Maybe the cold could give him a reason to move away. He’d barely noticed it until he’d made himself stop hacking at the head. Now he could feel iciness across the skin of his face, like a dangerously angled razor. The old-fashioned stove in the corner could probably do with more fuel. He shuffled across the room, moving from concrete to boards and catching his foot in the change of level as he always did. He managed not to fall over the tattered Persian rug he’d once loved for its coral and lapis colours but now ignored except when it tripped him. He pulled open the small steel door of the stove.
Shovelling in smokeless briquettes was something he could still do. And the extra warmth was good. He let his knees buckle and squatted down so the heat from the tiled walls of the stove stroked his face. At least today there hadn’t been a model to witness his incompetence.
‘Face it, Sam,’ he said, moving his head this way and that to give both sides an equal share of the heat. Turning the other cheek. He shuddered and tried to pull the real thoughts away from all the self-defensive games his mind played.
Maybe if he’d had only one fear he could have coped, but with his past and the baby and the woman in prison, all fighting for space in his mind, it was too much.
‘Are you mad,’ he muttered in a voice he now heard only in nightmares, ‘talking to yourself all the time, you dreadful child?’
Even that was enough to force him upright and back to work. The damp cloths looked unspeakable, stained and loathsome. Like something off a slum washing line. He pulled them away, taking care not to catch sight of himself in the mirror. Instead, he stared at the lump that was supposed to become the pinnacle of his career, his entry for the Prix Narcisse, the most desirable sculpture prize in Europe. The ideas he’d had for it had gone. He couldn’t see them any longer, still less feel them in the way he’d have to if the clay was to live between his fingers again. Would it ever come back, the feeling? Or the skill?
The woman’s latest letter crackled in his pocket as he moved. Why didn’t he just burn them as they came, without letting their words get between him and the life he’d found?
Because you’re weak, he told himself. You should be able to fight thoughts of them and the baby and stop panicking.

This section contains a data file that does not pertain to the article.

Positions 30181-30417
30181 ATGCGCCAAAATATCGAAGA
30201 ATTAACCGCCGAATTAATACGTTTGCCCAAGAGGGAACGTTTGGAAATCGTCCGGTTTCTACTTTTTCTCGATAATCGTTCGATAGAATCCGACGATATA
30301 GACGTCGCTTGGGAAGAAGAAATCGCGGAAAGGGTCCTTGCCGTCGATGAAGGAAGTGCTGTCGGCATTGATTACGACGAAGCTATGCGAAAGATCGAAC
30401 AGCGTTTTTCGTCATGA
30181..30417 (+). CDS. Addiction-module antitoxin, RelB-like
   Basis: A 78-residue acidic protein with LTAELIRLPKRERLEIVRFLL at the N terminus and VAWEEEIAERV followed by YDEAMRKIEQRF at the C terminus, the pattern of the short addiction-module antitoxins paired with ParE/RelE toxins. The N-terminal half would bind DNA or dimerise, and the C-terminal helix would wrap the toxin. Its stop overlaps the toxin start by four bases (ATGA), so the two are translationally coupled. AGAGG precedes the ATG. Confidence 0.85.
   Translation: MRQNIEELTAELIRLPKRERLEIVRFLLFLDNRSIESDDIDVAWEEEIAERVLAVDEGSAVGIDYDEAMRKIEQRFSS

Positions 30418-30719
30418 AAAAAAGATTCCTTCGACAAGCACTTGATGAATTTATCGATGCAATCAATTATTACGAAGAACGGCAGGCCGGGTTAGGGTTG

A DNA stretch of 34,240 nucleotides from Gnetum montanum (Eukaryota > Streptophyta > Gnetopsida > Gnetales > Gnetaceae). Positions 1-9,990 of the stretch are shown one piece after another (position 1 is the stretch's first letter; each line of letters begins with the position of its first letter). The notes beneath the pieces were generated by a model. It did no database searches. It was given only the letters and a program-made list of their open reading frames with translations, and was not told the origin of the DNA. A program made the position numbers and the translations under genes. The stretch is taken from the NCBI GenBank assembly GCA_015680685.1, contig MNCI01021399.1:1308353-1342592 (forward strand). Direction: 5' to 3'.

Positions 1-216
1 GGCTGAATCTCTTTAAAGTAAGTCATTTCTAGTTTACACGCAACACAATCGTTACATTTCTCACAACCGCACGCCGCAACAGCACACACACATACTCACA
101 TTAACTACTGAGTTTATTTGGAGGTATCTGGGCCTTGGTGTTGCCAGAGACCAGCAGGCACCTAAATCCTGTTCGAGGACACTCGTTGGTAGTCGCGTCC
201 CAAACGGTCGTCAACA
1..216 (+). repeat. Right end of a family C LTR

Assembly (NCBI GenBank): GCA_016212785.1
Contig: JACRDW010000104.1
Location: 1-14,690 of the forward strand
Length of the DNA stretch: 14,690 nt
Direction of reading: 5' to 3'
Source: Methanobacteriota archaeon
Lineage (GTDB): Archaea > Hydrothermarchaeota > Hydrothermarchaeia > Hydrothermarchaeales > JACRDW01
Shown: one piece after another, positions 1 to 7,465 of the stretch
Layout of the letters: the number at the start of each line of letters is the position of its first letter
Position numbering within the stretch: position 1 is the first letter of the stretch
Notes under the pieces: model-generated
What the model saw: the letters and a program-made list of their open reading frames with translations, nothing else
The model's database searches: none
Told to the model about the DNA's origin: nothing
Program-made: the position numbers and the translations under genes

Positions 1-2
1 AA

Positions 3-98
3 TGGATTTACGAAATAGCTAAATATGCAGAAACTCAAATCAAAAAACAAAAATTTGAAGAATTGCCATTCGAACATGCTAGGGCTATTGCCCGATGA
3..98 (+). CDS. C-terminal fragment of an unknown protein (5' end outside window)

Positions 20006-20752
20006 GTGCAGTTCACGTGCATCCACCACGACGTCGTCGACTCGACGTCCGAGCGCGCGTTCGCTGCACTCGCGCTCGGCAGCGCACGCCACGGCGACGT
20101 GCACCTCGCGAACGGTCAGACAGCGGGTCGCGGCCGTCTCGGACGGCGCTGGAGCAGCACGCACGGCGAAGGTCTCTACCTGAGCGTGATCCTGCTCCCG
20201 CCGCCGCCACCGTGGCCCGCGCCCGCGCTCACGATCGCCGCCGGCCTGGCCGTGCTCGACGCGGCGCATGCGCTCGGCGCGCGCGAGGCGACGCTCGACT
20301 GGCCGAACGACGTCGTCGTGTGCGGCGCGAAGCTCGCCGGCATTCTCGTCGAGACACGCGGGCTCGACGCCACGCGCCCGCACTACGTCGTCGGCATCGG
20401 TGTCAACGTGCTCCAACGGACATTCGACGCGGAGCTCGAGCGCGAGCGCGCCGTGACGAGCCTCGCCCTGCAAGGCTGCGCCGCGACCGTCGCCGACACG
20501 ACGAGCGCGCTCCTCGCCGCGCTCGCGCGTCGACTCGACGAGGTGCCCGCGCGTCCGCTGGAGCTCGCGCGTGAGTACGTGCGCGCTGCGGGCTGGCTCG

He watched the stubby capable hands in front of him as though they belonged to someone else and saw them form fists that crashed down on the clay.
For a second he stared in shock, then exhilaration took him. He deliberately chose to raise both fists above his head this time and gloried in the way they smashed down on the lump. The edges of his hands hurt, but even that helped. His vision blurred. The music he’d chosen with such care this morning faded until he could hear nothing.
When he came to, the CD had finished. He saw he’d reduced the half-made head to a meaningless heap of mashed orange clay. Staring at the wreckage, feeling the comforting ache in his hands, he felt so much better he shouted out his triumph to the empty studio and heard Marisa Heering pause in her singing upstairs. That would teach her to sound so cheerful.
The aggression in the atmosphere eased as soon as they stopped trying to reach agreement. Trish Maguire felt her whole face relax into a softness that told her how tense she’d been. Such was the lottery of the law no one would know for ages which of the parties here had lost rather than saved millions by refusing to cooperate. She hoped it wouldn’t prove to be her client, Leviathan Insurance plc.
Hearing the chatter of seventeen sets of briefcase locks clicking was like being let out of prison. She could stop concentrating now and watch the others go on their way while she put her notes in order. Moments later she caught the scent of someone’s aftershave, all musk and limes, and looked round to see one of the toughest men moving past her.